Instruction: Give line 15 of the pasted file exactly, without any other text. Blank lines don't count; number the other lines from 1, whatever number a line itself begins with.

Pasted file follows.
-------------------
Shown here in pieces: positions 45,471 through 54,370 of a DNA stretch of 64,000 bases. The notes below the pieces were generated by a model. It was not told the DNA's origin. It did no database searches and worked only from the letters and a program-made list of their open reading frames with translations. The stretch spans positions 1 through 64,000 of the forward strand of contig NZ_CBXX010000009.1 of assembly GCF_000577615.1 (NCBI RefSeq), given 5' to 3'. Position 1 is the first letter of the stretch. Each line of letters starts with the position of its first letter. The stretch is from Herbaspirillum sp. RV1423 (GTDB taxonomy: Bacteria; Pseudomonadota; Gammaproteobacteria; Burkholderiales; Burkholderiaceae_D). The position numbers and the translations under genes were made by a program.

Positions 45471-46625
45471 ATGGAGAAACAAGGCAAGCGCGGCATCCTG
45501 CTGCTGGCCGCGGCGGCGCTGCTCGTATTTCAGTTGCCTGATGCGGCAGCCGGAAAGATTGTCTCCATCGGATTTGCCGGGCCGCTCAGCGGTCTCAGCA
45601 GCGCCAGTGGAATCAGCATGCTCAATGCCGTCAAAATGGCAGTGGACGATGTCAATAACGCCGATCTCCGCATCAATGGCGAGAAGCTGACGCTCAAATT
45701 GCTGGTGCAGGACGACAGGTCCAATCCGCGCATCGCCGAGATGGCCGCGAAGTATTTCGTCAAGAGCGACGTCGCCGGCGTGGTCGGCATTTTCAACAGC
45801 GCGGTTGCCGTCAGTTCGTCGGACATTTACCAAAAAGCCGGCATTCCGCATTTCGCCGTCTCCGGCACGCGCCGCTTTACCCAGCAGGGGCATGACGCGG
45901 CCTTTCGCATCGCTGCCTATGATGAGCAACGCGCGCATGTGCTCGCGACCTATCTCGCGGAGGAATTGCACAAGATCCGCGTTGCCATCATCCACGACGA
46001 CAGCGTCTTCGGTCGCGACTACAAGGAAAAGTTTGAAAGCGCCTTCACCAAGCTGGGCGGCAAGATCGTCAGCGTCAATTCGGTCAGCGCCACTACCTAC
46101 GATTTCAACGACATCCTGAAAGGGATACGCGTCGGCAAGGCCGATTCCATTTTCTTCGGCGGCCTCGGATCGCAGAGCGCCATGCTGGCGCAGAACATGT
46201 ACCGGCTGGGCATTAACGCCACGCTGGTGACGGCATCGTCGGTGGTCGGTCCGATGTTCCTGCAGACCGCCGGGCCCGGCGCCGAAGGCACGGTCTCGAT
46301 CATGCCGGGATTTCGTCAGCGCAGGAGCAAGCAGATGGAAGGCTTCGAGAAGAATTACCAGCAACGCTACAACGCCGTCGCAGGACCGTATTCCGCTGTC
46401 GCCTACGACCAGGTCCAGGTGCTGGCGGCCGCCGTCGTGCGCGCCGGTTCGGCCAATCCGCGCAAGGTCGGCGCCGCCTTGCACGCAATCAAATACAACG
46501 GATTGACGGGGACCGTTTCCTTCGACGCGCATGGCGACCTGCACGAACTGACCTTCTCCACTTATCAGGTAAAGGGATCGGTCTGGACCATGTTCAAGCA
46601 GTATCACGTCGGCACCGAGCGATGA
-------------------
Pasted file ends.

46601 GTATCACGTCGGCACCGAGCGATGA